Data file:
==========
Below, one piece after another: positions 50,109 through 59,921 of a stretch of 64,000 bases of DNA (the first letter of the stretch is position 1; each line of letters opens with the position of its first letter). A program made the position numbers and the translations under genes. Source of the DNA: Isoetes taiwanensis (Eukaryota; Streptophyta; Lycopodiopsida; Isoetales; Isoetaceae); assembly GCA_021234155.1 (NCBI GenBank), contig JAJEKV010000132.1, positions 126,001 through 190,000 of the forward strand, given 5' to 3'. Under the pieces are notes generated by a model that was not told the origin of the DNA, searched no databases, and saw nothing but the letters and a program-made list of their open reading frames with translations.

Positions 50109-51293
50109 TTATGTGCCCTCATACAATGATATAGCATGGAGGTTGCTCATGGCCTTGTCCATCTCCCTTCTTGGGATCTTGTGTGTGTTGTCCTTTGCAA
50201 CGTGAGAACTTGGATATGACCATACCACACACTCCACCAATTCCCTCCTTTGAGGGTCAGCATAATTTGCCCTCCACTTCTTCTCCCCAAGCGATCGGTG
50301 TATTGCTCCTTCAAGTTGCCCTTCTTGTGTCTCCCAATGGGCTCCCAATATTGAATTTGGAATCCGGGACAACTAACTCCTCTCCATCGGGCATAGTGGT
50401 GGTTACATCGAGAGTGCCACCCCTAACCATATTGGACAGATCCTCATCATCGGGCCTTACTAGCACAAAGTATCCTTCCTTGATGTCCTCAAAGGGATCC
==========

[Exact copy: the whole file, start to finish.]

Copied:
Below, one piece after another: positions 50,109 through 59,921 of a stretch of 64,000 bases of DNA (the first letter of the stretch is position 1; each line of letters opens with the position of its first letter). A program made the position numbers and the translations under genes. Source of the DNA: Isoetes taiwanensis (Eukaryota; Streptophyta; Lycopodiopsida; Isoetales; Isoetaceae); assembly GCA_021234155.1 (NCBI GenBank), contig JAJEKV010000132.1, positions 126,001 through 190,000 of the forward strand, given 5' to 3'. Under the pieces are notes generated by a model that was not told the origin of the DNA, searched no databases, and saw nothing but the letters and a program-made list of their open reading frames with translations.

Positions 50109-51293
50109 TTATGTGCCCTCATACAATGATATAGCATGGAGGTTGCTCATGGCCTTGTCCATCTCCCTTCTTGGGATCTTGTGTGTGTTGTCCTTTGCAA
50201 CGTGAGAACTTGGATATGACCATACCACACACTCCACCAATTCCCTCCTTTGAGGGTCAGCATAATTTGCCCTCCACTTCTTCTCCCCAAGCGATCGGTG
50301 TATTGCTCCTTCAAGTTGCCCTTCTTGTGTCTCCCAATGGGCTCCCAATATTGAATTTGGAATCCGGGACAACTAACTCCTCTCCATCGGGCATAGTGGT
50401 GGTTACATCGAGAGTGCCACCCCTAACCATATTGGACAGATCCTCATCATCGGGCCTTACTAGCACAAAGTATCCTTCCTTGATGTCCTCAAAGGGATCC